Flutterby™! : HTML and regex

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HTML and regex

2013-10-09 16:29:47.419539+00 by Dan Lyke 5 comments

Sigh: Saw the "don't parse HTML/XML with regex" question again: http://stackoverflow.com/quest...except-xhtml-self-contained-tags

The first answer was cute, but I was reminded that anyone who thinks you can parse HTML or XML without doing some serious regex fix-up first has never actually used any XML or HTML in the wild, where the parser answer is almost always "this isn't valid XML and I can't deal with it, sorry!", and can just ST-right-the-FU.

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comments in ascending chronological order (reverse):

#Comment Re: HTML Parsing made: 2013-10-09 16:59:16.241933+00 by: Jack William Bell

I once had a six week project to write a custom HTML parser/DOM in C#, meant to run on ASP. I got it working with support for all the elements and most of the ways people could screw up HTML.

It was reasonably fast, but it used a LOT of memory because I wrote it as recursive descent parser. I coded the basic parser and DOM in a week. The other five weeks were fixing it with special cases until it supported all the unit tests. Tail recursion to the rescue!

#Comment Re: made: 2013-10-09 18:02:16.293182+00 by: Dan Lyke

I used to worry about memory consumption, but now I run "top", hit "M", and see that Firefox is using 669m with 3 tabs open.

There are platforms where memory matters, but anything where C# is a reasonable development option probably isn't one of 'em.

#Comment Re: made: 2013-10-09 20:04:48.885032+00 by: Jack William Bell

Sure, but the parser was supposed to run on a server. One of the other devs complained about the memory usage and claimed he could code up something with Regex that would do the same thing but use a lot less memory.

The lead dev (who was a young guy) was smart enough to say "No you can't."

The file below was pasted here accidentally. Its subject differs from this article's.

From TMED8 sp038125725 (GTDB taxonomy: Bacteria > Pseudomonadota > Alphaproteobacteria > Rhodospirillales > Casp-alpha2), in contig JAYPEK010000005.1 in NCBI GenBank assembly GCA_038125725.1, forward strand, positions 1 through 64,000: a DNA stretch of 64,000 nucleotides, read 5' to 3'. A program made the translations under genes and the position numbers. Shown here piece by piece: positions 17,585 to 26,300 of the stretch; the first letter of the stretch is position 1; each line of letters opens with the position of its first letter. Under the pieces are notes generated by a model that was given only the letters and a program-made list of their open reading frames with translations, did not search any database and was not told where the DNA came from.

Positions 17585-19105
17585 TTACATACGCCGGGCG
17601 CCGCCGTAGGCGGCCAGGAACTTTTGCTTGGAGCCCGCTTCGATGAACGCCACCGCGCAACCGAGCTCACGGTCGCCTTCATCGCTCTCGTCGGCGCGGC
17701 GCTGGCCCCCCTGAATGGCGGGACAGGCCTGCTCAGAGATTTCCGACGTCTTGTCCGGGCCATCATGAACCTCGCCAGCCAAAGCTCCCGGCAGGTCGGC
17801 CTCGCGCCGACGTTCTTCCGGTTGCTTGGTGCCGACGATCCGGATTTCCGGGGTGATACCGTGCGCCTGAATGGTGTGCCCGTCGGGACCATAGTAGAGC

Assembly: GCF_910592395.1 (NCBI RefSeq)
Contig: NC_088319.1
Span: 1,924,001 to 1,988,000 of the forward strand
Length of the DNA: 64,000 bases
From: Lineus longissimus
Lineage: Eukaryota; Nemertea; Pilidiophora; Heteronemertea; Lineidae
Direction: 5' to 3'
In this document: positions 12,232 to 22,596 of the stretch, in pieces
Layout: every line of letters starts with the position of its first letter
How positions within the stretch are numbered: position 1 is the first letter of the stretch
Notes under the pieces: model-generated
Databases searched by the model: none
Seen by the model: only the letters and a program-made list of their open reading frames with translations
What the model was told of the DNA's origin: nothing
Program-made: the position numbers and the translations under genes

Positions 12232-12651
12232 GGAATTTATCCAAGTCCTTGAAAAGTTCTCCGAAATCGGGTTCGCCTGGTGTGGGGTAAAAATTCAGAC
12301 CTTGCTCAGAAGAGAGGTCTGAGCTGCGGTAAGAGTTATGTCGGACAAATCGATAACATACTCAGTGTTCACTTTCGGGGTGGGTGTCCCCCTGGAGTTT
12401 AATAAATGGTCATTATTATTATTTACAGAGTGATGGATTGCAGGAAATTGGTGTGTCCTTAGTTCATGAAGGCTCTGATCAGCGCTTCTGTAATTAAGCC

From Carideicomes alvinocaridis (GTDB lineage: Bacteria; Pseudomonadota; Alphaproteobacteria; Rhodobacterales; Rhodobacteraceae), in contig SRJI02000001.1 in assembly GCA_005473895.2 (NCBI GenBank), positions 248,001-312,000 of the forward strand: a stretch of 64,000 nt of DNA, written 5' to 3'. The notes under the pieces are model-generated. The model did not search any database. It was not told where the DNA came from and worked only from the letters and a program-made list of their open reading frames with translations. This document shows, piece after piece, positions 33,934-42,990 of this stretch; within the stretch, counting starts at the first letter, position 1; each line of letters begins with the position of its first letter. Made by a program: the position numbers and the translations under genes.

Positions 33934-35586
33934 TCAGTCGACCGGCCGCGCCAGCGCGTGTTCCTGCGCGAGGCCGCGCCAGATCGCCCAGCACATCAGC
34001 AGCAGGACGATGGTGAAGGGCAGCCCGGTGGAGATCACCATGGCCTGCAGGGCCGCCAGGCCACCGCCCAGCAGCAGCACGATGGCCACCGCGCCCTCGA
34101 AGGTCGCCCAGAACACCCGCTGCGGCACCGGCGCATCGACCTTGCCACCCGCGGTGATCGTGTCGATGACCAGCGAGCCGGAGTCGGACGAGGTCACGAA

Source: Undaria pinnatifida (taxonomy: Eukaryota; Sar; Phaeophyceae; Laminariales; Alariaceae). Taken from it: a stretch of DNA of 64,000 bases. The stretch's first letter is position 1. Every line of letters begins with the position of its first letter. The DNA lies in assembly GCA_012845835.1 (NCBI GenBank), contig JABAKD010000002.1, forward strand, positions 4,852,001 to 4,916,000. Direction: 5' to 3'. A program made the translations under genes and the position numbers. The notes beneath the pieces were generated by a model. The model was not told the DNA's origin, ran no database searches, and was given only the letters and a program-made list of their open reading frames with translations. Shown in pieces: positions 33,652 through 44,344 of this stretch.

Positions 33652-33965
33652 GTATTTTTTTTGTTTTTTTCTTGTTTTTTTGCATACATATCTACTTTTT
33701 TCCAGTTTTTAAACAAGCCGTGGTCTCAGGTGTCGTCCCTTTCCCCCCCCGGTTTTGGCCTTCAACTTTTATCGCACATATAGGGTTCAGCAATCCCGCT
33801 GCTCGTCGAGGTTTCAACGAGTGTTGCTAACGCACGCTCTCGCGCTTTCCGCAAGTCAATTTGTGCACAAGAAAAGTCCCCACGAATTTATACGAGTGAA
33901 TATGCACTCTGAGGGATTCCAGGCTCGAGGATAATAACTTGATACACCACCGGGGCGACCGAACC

#Comment Re: made: 2013-10-09 21:56:34.979492+00 by: Dan Lyke

The Flutterby system parser uses regexes, but in a way that's suspiciously parser-like. On the other hand I've tried to rewrite it in Flex and got caught in a maze of twisty little state machines, all weird.

But even on a server, 6 engineer weeks will by a shload of RAM.

#Comment Re: made: 2013-10-09 22:25:18.687246+00 by: meuon

I've been flamed by some engineers at metering companies for the way I parse their big fat XML files. Then I delete a few million records and re-suck in their XML for it. My limit is how fast I can insert into the SQL server.. ;) The trick I found is to only load as XML a chunk at a time. Technically not correct, because I am not looking at the entire XML file at the same time, but it sure works well.

Example: 50k records all chunked by meter#. Parse the XML file in chunks from <meter to /meter> and load that XML up (using simplexml in PHP usually) and parse it. repeat until done.

I've also learned to not try to do it when they upload a file via an API. Just write that input to disk and parse it with a completely different process, usually triggered or just cron'd. This is useful because I can fix code for errant data after the fact. Accept the garbage in, sort through it for what we need later (1 to 5 minutes is real time in this world).